Time Out says
Soon, this shadowy weapons-maker, operating in a world of murder and hitmen which, we assume, could erupt into violence any minute, is hiding out in the hills of Abruzzo, east of Rome, and trying to remain incognito. He strikes up a rapport with a prostitute (Violante Placido) and shares a drink with a priest (Paolo Bonacelli), but mostly he wanders, drinks coffee and remains silent while discreetly preparing a gun for a smart woman (Thekla Reuten) about whom we know even less.
Meanwhile, our man maintains infrequent contact with a handler (Johan Leysen) who was surely cast for the noble trenches of worry running across his face.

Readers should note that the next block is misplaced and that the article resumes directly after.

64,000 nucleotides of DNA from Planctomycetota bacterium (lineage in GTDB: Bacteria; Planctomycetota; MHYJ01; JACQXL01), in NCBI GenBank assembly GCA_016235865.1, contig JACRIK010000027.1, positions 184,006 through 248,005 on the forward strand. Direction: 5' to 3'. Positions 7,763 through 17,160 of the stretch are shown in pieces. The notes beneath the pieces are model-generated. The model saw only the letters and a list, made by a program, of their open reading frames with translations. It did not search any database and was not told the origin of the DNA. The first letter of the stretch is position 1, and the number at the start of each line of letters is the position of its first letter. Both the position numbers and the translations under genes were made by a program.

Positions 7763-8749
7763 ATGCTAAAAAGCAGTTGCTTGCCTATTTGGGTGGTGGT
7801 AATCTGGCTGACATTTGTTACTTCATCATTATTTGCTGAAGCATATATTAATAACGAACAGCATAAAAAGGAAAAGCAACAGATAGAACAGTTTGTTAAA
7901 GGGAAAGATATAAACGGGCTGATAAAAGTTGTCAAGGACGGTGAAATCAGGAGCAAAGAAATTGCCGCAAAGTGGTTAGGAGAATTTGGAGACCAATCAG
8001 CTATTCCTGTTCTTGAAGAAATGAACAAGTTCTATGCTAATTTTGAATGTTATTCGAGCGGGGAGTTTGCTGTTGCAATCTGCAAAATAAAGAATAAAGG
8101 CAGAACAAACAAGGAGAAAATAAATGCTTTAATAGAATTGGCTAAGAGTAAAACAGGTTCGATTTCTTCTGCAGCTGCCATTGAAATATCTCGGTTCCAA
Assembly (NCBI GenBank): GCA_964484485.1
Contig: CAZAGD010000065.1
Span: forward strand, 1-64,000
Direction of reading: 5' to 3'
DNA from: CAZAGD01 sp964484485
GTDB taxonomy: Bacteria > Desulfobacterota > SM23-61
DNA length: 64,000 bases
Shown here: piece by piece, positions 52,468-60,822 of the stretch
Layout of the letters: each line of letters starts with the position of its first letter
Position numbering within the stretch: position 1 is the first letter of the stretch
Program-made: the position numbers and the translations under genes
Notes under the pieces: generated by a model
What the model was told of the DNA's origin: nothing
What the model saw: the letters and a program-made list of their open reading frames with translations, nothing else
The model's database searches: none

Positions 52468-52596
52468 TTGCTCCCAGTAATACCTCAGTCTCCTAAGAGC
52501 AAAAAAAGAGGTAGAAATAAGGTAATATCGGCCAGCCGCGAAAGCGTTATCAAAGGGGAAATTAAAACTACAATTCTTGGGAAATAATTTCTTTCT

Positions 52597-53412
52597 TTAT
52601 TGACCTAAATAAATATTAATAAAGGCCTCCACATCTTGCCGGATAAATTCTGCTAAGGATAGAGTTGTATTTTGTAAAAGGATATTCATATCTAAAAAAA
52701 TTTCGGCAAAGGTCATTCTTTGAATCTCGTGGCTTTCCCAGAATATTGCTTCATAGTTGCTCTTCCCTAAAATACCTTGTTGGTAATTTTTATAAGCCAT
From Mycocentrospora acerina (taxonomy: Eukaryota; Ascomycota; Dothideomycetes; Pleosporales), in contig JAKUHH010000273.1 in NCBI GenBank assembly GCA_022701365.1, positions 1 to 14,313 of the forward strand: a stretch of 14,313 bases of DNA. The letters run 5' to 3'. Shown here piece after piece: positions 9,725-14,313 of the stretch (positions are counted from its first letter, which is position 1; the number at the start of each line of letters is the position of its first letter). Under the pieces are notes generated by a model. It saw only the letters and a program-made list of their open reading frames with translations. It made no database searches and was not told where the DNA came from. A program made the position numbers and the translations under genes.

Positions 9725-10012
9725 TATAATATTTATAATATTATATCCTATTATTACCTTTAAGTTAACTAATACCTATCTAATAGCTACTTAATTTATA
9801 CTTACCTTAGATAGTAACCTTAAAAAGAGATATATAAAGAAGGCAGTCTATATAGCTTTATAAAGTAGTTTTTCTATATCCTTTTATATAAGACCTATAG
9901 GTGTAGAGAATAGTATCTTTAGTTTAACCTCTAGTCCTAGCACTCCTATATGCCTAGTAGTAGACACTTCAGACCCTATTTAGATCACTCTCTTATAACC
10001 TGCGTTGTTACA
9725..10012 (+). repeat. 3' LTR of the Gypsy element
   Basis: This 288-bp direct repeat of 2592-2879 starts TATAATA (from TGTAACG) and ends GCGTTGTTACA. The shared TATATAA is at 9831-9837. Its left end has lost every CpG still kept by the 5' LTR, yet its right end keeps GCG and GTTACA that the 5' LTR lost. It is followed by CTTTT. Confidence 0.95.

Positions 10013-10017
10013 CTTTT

‘The American’ is a better film when little is happening – which is much of the time – because when fragments of story do disturb the piece, they tend to stress the film’s more clichéd elements: the kindly prostitute; the hard man with a soft side; the priest who elicits confessions.
At its best, the film’s silence and unrevealing mood of observation remind you of ‘The Passenger’ or Paulo Sorrentino’s ‘Consequences of Love’, although Corbijn also nods awkwardly to Sergio Leone and the western genre. At its worst, ‘The American’ feels like the filmic equivalent of a classy coffee-table book or an ad for Italian coffee itself.
Cast and crew